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Moments and pendulum

  1. Apr 1, 2012 #1
    if i have two forces acting at two different angles at a same spot will the addition of the moments of the two forces be the same as the moment whereby i take the net force of the two forces and get the moment of the net force of the same two forces?

    is there a way to explain why for the same mass of the bob, two different lengths of the pendulum will have different times to have a complete oscillation using moments to explain it. Thanks for the help!
  2. jcsd
  3. Apr 1, 2012 #2


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    hi sgstudent! :smile:
    yes … r x a + r x b = r x (a + b) :wink:
    yes, the moment tells you the angular acceleration :smile:
  4. Apr 1, 2012 #3
    Thanks tiny Tim. However, I don't really know the explanation using moments on why a longer pendulum will have longer periods than shorter ones. Since they are longer so won't their moment be greater? Thanks! :smile:
  5. Apr 1, 2012 #4


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    The longer the pendulum, the longer the distance it has to cover to complete one period. Why would you think the time to cover this longer distance would be shorter?

    If you want a detailed answer:
    Suppose the pedulum has mass m centered at distance L from the pivot. There is a downward force of strength -mg. But the pendulum mass can only move around the circumference of the circle or radius L and the component of force parallel to the circumference is [itex]-mg sin(\theta)[/itex] where [itex]\theta[/itex] is the angle the pendulum makes with the vertical.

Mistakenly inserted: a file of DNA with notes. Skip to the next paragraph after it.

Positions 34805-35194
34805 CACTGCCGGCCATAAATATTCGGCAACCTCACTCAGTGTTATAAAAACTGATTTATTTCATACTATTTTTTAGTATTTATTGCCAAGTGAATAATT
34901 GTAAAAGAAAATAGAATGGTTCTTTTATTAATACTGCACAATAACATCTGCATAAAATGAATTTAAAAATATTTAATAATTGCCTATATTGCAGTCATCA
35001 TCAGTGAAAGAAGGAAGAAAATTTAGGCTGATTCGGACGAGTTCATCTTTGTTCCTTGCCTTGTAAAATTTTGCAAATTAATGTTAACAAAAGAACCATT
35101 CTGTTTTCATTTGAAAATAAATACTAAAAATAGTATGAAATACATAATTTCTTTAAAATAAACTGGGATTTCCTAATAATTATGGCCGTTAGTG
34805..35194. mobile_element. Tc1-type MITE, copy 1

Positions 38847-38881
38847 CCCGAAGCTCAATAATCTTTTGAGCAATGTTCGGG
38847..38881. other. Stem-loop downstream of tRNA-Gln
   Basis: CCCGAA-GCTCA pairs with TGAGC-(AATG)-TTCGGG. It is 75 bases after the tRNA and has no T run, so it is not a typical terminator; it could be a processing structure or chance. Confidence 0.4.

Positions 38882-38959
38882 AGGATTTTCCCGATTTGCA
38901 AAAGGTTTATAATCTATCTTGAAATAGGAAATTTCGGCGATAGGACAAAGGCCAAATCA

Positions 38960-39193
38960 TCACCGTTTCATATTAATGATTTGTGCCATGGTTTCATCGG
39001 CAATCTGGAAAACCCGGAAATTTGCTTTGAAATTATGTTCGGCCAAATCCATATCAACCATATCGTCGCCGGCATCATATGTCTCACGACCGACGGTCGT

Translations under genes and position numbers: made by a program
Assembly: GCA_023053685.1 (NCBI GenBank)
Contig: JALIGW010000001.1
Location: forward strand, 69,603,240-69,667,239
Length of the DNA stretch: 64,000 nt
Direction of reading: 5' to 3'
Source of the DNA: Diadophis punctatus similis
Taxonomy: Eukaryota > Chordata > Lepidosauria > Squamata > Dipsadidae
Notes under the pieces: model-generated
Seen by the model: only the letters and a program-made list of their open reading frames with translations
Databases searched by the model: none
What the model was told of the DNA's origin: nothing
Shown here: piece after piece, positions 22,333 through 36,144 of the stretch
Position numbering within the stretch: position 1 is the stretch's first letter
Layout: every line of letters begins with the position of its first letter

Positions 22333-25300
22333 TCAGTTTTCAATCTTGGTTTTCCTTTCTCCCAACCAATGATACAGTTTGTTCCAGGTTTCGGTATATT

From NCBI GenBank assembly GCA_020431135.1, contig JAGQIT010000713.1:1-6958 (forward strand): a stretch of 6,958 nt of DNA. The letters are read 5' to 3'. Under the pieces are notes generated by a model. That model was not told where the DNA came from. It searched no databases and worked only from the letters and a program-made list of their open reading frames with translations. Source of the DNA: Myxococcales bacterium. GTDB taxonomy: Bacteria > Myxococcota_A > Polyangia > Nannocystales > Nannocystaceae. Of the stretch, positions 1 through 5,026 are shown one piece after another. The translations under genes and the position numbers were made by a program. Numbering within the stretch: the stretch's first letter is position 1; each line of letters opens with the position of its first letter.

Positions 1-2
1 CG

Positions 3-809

If we measure [itex]\theta[/itex] in radians, the angle [itex]\theta[/itex] corresponds to a distance around the arc of [itex]s= L\theta[/itex] and so the linear velocity is [itex]v= ds/dt= L d\theta/dt[/itex] and the acceleration is [itex]a= dv/dt= L d^2/theta/dt^2[/itex]. Since "mass times acceleration= force", the motion is given by
    [tex]ma= mL d^\theta/dt^2= -mg cos(\theta)[/tex]

    That is a badly "non-linear" equation so there is no simple exact solution but there are a number of ways to approximate it. One is to note that for small angles, [itex]cos(\theta)[/itex] is approximately [itex]\theta[/itex] itself so we can approximate the equation by
    [tex]mLd^2\theta/dt^2= -mg\theta[/tex]

    That is a second order linear equation with constant coefficients. It has "characteristic equation" [itex]Lr^2=-g[/itex] which has "characteristic roots" [itex]\pm\sqrt{g/L}[/itex]. That, turn, tells us that two independent solutions are [itex]sin(\sqrt{gt/L}[/itex] and [itex]cos(\sqrt{gt/L}[/itex]. That will have period given by [itex]gt/L= 2\pi[/itex] so that [itex]t= 2L/g[/itex] which is directly proportional to L- the larger L, the longer the period.
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